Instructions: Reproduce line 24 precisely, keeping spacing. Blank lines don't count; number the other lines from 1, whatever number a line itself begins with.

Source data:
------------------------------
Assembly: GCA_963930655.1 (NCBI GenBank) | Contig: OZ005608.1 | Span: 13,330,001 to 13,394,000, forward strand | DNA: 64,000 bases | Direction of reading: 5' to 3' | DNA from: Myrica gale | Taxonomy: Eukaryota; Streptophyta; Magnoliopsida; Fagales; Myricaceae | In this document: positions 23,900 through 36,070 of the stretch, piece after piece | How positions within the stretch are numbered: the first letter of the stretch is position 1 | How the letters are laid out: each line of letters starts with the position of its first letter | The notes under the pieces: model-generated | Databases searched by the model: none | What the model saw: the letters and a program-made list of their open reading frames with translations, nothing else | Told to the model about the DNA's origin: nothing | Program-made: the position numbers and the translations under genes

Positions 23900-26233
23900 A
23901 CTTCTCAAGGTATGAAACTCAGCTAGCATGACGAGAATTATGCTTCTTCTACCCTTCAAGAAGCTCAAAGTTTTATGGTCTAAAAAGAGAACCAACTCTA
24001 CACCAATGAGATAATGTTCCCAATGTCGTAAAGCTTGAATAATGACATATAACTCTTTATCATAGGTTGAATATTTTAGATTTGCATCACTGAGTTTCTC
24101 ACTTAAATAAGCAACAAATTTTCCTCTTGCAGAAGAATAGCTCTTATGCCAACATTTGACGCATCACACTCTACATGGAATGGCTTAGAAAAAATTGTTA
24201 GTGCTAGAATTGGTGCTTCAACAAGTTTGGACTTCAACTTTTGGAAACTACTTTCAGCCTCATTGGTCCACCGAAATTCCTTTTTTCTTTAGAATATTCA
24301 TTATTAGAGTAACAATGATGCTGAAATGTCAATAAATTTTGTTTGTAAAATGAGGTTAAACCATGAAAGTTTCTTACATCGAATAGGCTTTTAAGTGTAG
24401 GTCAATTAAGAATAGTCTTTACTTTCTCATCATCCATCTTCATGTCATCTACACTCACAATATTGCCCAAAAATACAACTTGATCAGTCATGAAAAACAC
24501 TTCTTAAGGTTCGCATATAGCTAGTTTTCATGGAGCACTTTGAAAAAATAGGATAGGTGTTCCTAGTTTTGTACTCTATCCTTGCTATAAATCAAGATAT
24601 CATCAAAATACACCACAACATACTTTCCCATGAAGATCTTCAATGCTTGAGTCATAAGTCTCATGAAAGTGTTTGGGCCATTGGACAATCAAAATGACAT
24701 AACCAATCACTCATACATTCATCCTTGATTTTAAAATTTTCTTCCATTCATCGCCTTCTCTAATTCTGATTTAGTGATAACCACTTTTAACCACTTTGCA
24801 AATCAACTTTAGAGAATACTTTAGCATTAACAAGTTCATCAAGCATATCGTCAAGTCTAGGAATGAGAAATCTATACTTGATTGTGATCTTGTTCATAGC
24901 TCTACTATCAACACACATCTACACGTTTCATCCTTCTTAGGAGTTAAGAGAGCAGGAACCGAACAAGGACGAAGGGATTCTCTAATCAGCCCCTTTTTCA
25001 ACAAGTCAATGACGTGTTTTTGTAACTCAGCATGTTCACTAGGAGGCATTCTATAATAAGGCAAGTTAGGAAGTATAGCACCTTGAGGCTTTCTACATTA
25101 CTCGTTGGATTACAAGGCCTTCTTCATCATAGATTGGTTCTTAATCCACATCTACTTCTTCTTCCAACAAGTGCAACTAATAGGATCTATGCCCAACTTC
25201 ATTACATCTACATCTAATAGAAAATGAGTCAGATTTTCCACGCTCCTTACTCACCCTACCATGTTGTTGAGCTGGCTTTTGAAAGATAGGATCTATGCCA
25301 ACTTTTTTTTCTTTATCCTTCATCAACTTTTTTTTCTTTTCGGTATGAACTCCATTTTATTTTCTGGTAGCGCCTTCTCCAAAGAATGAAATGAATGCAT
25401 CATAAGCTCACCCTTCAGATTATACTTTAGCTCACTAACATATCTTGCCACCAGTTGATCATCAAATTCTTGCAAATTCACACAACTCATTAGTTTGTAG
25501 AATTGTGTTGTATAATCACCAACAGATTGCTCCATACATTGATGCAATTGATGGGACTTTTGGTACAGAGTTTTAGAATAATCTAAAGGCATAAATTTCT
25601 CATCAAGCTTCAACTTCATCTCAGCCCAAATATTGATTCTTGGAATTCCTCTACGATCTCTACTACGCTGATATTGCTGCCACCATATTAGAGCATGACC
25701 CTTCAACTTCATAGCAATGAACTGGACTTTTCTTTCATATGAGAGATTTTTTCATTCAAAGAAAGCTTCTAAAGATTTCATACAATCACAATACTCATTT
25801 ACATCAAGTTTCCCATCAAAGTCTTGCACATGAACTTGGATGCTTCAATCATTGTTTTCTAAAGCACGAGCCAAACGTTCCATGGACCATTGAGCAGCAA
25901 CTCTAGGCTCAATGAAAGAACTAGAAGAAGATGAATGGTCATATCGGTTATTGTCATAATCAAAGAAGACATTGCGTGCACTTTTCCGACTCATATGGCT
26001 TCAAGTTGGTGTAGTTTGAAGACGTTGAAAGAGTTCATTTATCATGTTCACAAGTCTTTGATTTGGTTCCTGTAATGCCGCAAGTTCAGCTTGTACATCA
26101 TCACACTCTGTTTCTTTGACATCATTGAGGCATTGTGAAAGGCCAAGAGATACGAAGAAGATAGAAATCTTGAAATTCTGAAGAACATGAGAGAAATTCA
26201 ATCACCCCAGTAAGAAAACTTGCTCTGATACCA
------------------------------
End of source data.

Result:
25901 CTCTAGGCTCAATGAAAGAACTAGAAGAAGATGAATGGTCATATCGGTTATTGTCATAATCAAAGAAGACATTGCGTGCACTTTTCCGACTCATATGGCT